As industries across the board continue to invest heavily in artificial intelligence (AI) and machine learning (ML) technologies, the demand for skilled specialists in the UK has more than tripled. This demand has created a lucrative opportunity for tech workers to capitalise on their expertise by transitioning into AI or ML roles.

But just how much more can the average tech worker expect to earn by making this shift? The experts at AIPRM analysed average entry level salaries, comparing them to higher skilled roles across a range of jobs within the tech sector to find out.

Comparing Salaries Across Technology Job Skills

Job Skill Comparison Mean Salary (£ Per Annum)Increase (£)Increase (%)
Non-AI Skills VSAI Skills57,263+20,51835.8%
Machine Learning VSDeep Learning68,039+16,02423.6%
Structured Query Language (SQL) VSPython57,104+10,736 18.8%
Excel VSStructured Query Language (SQL)52,851+4,2538.1%
  1. From non-AI Skills to AI Skills – Increase of £20,518

Tech workers with a non-AI based skillset can expect to earn around £57,263 per annum on average. This is already 48.3% higher than the UK average salary of £34,963, however making the switch to an AI-based role could see salaries skyrocket even higher, earning you £77,781 per annum – a considerable increase of 35.8%.

As organisations recognise the transformative potential of AI, they are willing to invest heavily in acquiring the right talent, leading to much higher compensation packages for AI professionals across the board.

  1. Machine Learning vs Deep Learning – Increase of £16,024

Those skilled in machine learning can expect to earn a comfortable salary of around £68,039 on average. In comparison, making the transition to a deep learning-based role could see tech workers earning around £84,063 – an increase of £16,024, or 23.6%.

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While both fields fall under the broader umbrella of AI, deep learning is more complex and specialised than traditional machine learning methods and has paved the way for groundbreaking advancements in various sectors, including healthcare, finance, and self-automated vehicles.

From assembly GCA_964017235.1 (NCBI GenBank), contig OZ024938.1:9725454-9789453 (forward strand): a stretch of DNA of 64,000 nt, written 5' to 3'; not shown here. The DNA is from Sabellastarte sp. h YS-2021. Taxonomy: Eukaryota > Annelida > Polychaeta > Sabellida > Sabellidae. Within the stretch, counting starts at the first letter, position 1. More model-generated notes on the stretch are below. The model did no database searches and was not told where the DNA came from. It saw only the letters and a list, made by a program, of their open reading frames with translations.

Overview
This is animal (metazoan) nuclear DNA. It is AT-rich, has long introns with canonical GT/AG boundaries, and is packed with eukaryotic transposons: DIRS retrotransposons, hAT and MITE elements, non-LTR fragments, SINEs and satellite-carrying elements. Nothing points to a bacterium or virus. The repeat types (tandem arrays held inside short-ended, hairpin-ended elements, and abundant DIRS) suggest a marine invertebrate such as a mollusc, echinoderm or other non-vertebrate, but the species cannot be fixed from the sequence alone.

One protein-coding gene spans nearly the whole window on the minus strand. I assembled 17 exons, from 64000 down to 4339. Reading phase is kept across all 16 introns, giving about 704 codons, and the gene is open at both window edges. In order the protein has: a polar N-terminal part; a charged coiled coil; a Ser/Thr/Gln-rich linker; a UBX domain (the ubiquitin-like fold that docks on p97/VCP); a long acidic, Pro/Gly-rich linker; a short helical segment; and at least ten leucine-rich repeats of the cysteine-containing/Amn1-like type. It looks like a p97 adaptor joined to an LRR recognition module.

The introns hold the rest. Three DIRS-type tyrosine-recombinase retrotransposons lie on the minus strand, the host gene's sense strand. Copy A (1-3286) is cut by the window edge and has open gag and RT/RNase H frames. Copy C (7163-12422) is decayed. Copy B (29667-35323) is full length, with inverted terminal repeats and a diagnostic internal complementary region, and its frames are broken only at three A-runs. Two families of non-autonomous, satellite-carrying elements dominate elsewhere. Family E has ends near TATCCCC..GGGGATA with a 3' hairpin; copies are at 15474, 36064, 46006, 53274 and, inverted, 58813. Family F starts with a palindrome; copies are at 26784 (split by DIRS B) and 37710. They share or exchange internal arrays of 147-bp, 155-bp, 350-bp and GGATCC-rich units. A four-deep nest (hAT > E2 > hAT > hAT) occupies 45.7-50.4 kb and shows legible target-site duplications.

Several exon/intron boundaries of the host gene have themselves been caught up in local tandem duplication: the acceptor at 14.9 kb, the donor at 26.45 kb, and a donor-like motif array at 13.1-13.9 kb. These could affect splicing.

1. Structured Query Language (SQL) vs Python – Increase of £10,736 

SQL (Structured Query Language) is one of the most widely used database languages and plays a crucial role in data management and analysis across various industries. Tech workers versed in this skillset can expect to earn £57,104 per annum on average. 

Making the switch to Python, however, could see workers earning around £67,840 per annum, an increase of  £10,736 or 18.8%. 

Python holds a distinct edge over SQL due to its versatility and broad scope of applications and with a limited pool of experienced Python developers and data scientists available in the UK job market, employers are willing to offer competitive compensation packages to attract top talent. 

  1. Excel vs Structured Query Language (SQL) – Increase of £4,253

Tech workers with Excel skills can earn a salary of £52,851 per annum on average but those who supplement their learning with SQL skills can expect a sizable salary boost, earning around £57,104 per annum, an increase of 8.1%.

Although SQL and Excel are both widely used tools for data management and analysis, SQL excels (no pun intended) in handling large datasets and complex relational databases, making it a preferred choice for organisations dealing with substantial volumes of data. 

Commenting on this, AIPRM spokesperson, Christoph Cemper, said: “AI and ML are not just buzzwords anymore; they’re driving real-world innovation and reshaping industries. The UK demand for skilled AI and ML professionals has shot through the roof in recent years, creating a supply-demand gap that’s tilting the scales in favour of those with the right skills. 

“Companies are scrambling to find talent that can help them unlock the full potential of these technologies, and they’re willing to pay a premium to get the best people on board. So, if you’re looking to take your career to the next level and boost your earning potential, diving into AI or ML could be a smart move that pays off big time.”